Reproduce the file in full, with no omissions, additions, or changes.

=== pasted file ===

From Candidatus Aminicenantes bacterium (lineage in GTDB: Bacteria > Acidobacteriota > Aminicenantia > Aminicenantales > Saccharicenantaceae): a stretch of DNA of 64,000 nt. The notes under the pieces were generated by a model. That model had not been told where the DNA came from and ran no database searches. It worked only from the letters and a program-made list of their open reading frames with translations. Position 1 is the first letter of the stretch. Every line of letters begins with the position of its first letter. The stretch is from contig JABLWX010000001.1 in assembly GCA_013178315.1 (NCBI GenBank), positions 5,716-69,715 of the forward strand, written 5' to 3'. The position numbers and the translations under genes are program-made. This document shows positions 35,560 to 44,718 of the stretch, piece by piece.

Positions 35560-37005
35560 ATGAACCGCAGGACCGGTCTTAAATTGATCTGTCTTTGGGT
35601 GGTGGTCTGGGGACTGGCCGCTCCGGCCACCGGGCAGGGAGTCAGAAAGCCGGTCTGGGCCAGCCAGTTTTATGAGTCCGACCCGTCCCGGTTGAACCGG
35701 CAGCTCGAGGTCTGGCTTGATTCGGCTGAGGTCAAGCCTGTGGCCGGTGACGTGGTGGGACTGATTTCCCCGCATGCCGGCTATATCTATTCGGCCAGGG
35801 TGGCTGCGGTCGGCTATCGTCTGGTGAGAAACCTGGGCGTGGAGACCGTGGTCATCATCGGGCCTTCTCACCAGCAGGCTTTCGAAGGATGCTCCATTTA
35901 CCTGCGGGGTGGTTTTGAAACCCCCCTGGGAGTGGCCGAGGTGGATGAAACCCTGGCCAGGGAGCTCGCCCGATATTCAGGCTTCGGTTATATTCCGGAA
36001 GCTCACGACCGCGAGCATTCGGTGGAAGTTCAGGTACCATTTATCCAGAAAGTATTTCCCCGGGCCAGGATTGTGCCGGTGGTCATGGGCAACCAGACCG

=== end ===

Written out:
From Candidatus Aminicenantes bacterium (lineage in GTDB: Bacteria > Acidobacteriota > Aminicenantia > Aminicenantales > Saccharicenantaceae): a stretch of DNA of 64,000 nt. The notes under the pieces were generated by a model. That model had not been told where the DNA came from and ran no database searches. It worked only from the letters and a program-made list of their open reading frames with translations. Position 1 is the first letter of the stretch. Every line of letters begins with the position of its first letter. The stretch is from contig JABLWX010000001.1 in assembly GCA_013178315.1 (NCBI GenBank), positions 5,716-69,715 of the forward strand, written 5' to 3'. The position numbers and the translations under genes are program-made. This document shows positions 35,560 to 44,718 of the stretch, piece by piece.

Positions 35560-37005
35560 ATGAACCGCAGGACCGGTCTTAAATTGATCTGTCTTTGGGT
35601 GGTGGTCTGGGGACTGGCCGCTCCGGCCACCGGGCAGGGAGTCAGAAAGCCGGTCTGGGCCAGCCAGTTTTATGAGTCCGACCCGTCCCGGTTGAACCGG
35701 CAGCTCGAGGTCTGGCTTGATTCGGCTGAGGTCAAGCCTGTGGCCGGTGACGTGGTGGGACTGATTTCCCCGCATGCCGGCTATATCTATTCGGCCAGGG
35801 TGGCTGCGGTCGGCTATCGTCTGGTGAGAAACCTGGGCGTGGAGACCGTGGTCATCATCGGGCCTTCTCACCAGCAGGCTTTCGAAGGATGCTCCATTTA
35901 CCTGCGGGGTGGTTTTGAAACCCCCCTGGGAGTGGCCGAGGTGGATGAAACCCTGGCCAGGGAGCTCGCCCGATATTCAGGCTTCGGTTATATTCCGGAA
36001 GCTCACGACCGCGAGCATTCGGTGGAAGTTCAGGTACCATTTATCCAGAAAGTATTTCCCCGGGCCAGGATTGTGCCGGTGGTCATGGGCAACCAGACCG